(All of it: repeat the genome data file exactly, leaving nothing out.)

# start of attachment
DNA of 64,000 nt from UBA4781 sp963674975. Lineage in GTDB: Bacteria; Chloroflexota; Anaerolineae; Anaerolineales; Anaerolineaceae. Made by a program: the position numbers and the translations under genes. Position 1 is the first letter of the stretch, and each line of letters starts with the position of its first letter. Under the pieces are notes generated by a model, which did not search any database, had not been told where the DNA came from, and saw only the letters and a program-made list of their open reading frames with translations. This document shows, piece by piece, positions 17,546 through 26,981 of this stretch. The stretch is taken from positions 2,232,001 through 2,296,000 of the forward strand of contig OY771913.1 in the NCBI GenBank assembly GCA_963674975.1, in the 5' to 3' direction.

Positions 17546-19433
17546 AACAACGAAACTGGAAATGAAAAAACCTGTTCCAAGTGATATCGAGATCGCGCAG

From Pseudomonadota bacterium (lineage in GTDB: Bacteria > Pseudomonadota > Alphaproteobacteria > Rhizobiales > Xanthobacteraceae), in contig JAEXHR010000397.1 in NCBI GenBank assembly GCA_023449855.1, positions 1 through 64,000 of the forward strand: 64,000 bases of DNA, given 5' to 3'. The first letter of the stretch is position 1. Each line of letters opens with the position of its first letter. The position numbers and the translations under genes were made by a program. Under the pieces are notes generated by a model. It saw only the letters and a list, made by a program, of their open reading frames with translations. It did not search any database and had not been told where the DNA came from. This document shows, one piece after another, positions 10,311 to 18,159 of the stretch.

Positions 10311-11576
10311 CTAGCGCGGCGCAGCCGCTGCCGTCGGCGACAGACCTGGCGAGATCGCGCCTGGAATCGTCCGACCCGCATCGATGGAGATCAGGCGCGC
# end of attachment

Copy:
DNA of 64,000 nt from UBA4781 sp963674975. Lineage in GTDB: Bacteria; Chloroflexota; Anaerolineae; Anaerolineales; Anaerolineaceae. Made by a program: the position numbers and the translations under genes. Position 1 is the first letter of the stretch, and each line of letters starts with the position of its first letter. Under the pieces are notes generated by a model, which did not search any database, had not been told where the DNA came from, and saw only the letters and a program-made list of their open reading frames with translations. This document shows, piece by piece, positions 17,546 through 26,981 of this stretch. The stretch is taken from positions 2,232,001 through 2,296,000 of the forward strand of contig OY771913.1 in the NCBI GenBank assembly GCA_963674975.1, in the 5' to 3' direction.

Positions 17546-19433
17546 AACAACGAAACTGGAAATGAAAAAACCTGTTCCAAGTGATATCGAGATCGCGCAG

From Pseudomonadota bacterium (lineage in GTDB: Bacteria > Pseudomonadota > Alphaproteobacteria > Rhizobiales > Xanthobacteraceae), in contig JAEXHR010000397.1 in NCBI GenBank assembly GCA_023449855.1, positions 1 through 64,000 of the forward strand: 64,000 bases of DNA, given 5' to 3'. The first letter of the stretch is position 1. Each line of letters opens with the position of its first letter. The position numbers and the translations under genes were made by a program. Under the pieces are notes generated by a model. It saw only the letters and a list, made by a program, of their open reading frames with translations. It did not search any database and had not been told where the DNA came from. This document shows, one piece after another, positions 10,311 to 18,159 of the stretch.

Positions 10311-11576
10311 CTAGCGCGGCGCAGCCGCTGCCGTCGGCGACAGACCTGGCGAGATCGCGCCTGGAATCGTCCGACCCGCATCGATGGAGATCAGGCGCGC